Eierlikoer German Egg Liqueur

Eggnog
Eierlikoer German egg liqueur

Robert S. Donovan / Getty Images

Prep: 5 mins
Cook: 20 mins
Total: 25 mins
Servings: 8 servings
Yield: 3 cups
Nutrition Facts (per serving)
207 Calories
5g Fat
21g Carbs
5g Protein
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Nutrition Facts
Servings: 8
Amount per serving
Calories 207
% Daily Value*
Total Fat 5g 7%
Saturated Fat 2g 11%
Cholesterol 145mg 48%
Sodium 60mg 3%
Total Carbohydrate 21g 8%
Dietary Fiber 0g 0%
Total Sugars 21g
Protein 5g
Vitamin C 0mg 0%
Calcium 61mg 5%
Iron 1mg 4%
Potassium 96mg 2%
*The % Daily Value (DV) tells you how much a nutrient in a food serving contributes to a daily diet. 2,000 calories a day is used for general nutrition advice.
(Nutrition information is calculated using an ingredient database and should be considered an estimate.)

German Eierlikör, or eggnog, is not made for immediate consumption. Let the liqueur sit overnight or even longer to fully develop the aromas and soften the alcohol. Many people make it as a gift to give for Christmas or Easter, but it's so delicious, it's frequently consumed before it can be given.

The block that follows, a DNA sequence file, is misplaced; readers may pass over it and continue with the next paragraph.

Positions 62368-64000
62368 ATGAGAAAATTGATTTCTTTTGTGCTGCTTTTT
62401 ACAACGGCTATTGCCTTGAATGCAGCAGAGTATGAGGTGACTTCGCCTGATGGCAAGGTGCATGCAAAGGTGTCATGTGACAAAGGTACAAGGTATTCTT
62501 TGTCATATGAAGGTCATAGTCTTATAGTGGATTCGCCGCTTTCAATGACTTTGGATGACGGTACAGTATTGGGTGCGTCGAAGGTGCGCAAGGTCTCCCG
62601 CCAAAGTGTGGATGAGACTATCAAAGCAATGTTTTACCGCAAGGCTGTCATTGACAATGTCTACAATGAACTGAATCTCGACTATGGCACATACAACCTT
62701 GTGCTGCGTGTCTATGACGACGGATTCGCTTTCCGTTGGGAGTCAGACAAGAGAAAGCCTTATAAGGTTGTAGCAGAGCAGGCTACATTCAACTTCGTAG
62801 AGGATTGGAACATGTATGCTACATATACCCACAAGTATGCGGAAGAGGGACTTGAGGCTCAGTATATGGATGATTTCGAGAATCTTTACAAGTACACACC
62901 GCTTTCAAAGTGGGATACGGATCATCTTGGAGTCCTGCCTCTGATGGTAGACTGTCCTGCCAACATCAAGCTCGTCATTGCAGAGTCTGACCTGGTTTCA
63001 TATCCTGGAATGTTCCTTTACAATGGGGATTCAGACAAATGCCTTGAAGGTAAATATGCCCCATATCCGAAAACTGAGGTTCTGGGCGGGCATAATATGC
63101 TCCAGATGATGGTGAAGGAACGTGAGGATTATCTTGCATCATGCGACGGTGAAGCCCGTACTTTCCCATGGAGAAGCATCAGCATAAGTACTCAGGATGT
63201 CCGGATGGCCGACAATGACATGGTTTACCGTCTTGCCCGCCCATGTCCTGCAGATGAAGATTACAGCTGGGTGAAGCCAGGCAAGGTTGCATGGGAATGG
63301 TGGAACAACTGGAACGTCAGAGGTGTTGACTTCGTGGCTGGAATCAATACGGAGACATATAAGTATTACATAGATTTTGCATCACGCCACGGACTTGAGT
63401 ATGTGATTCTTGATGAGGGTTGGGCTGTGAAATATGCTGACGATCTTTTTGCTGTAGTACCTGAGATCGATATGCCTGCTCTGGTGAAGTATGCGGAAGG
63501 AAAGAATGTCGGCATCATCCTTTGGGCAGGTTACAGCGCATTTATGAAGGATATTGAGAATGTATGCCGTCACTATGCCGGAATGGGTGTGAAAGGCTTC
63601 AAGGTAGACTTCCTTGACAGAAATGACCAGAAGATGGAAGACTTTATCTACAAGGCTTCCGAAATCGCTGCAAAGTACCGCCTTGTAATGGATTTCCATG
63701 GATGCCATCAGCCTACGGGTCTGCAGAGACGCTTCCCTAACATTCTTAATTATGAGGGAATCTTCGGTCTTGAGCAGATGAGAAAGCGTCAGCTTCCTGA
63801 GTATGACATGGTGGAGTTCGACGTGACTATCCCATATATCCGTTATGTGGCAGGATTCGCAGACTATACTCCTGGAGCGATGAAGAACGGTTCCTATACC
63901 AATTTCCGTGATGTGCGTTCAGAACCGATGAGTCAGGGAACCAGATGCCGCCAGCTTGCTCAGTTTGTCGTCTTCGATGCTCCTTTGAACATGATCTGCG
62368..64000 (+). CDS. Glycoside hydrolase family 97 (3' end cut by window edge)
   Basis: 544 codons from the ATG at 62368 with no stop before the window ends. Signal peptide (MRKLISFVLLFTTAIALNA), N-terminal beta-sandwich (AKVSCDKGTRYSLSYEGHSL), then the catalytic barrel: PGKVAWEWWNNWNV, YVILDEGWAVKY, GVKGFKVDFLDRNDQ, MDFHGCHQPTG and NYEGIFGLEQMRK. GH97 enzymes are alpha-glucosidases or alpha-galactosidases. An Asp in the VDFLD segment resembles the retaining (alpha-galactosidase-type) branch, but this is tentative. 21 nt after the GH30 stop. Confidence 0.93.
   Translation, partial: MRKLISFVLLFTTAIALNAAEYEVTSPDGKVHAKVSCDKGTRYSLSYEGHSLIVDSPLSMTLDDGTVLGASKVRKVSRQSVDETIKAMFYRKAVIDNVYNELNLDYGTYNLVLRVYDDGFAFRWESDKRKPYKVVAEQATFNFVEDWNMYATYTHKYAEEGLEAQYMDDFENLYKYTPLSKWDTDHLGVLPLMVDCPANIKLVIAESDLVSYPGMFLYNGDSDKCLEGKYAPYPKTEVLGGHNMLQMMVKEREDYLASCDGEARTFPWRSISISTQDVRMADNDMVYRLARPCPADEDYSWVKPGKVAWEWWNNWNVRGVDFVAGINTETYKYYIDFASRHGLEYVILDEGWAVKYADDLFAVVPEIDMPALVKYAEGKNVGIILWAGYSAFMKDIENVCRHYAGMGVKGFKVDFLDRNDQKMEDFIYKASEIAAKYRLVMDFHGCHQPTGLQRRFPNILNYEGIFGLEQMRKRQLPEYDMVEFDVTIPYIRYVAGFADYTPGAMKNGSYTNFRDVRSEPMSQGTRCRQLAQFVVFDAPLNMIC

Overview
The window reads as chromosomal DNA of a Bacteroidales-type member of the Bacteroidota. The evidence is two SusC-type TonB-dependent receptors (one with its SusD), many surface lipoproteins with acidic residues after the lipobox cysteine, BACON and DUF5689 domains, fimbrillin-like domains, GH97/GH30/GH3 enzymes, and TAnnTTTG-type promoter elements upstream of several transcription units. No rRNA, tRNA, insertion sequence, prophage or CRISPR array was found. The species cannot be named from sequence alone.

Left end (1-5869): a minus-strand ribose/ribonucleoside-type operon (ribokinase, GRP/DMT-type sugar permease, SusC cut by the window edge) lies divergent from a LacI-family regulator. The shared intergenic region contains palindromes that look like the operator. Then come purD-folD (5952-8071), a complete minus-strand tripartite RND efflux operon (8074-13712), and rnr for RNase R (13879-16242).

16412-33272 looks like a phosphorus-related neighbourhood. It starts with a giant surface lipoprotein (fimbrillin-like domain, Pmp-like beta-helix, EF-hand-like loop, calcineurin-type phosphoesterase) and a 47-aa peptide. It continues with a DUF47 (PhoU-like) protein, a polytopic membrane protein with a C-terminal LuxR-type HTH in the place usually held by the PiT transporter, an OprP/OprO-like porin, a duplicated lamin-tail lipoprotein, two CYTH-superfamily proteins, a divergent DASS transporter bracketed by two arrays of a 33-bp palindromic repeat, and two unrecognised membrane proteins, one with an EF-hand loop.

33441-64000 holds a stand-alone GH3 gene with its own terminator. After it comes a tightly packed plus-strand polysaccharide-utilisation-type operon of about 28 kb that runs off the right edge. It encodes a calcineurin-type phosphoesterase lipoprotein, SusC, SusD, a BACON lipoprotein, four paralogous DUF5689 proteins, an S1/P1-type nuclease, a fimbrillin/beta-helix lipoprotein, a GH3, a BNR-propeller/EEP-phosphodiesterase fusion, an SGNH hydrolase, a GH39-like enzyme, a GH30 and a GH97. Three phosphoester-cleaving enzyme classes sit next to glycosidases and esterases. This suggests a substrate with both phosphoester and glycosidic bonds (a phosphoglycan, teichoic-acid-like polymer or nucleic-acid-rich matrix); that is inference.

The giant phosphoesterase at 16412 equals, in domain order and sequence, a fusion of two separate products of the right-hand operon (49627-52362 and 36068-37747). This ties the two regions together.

Ingredients

Steps to Make It

  1. Gather the ingredients.

  2. Heat milk, cream sugar, and vanilla bean to about 160 F (use a food or meat thermometer to measure temperature).

  3. Beat egg yolks together. Temper egg yolks by adding a few spoonfuls of the hot milk and stirring quickly.

  4. Add the egg yolks to the milk in a thin stream, stirring constantly with a whisk. You may want to use an immersion blender for this step.

  5. Stir over low heat, keeping the temperature at about 160 F / 70 C, for 5 to 10 minutes.

  6. Remove from heat and cool slightly. Add both alcohols and stir until well mixed.

  7. Pour through a sieve into a large measuring cup or through a funnel into a clean bottle. Discard vanilla bean and any solids.

  8. Refrigerate overnight before drinking out of small cups or egg cups. You can also use it in cocktails, including these recipes found on the ​Verpoorten website, a manufacturer of "Eierlikör"

Raw Egg Warning

Consuming raw and lightly-cooked eggs poses a risk of food-borne illness.

Tip

  • If your liquid is too thin, it was probably not heated long enough. Cook, stirring constantly until the liquid will coat the back of the spoon, like a thin pudding. You can do this in a double boiler to decrease the chance of the egg yolks curdling, too.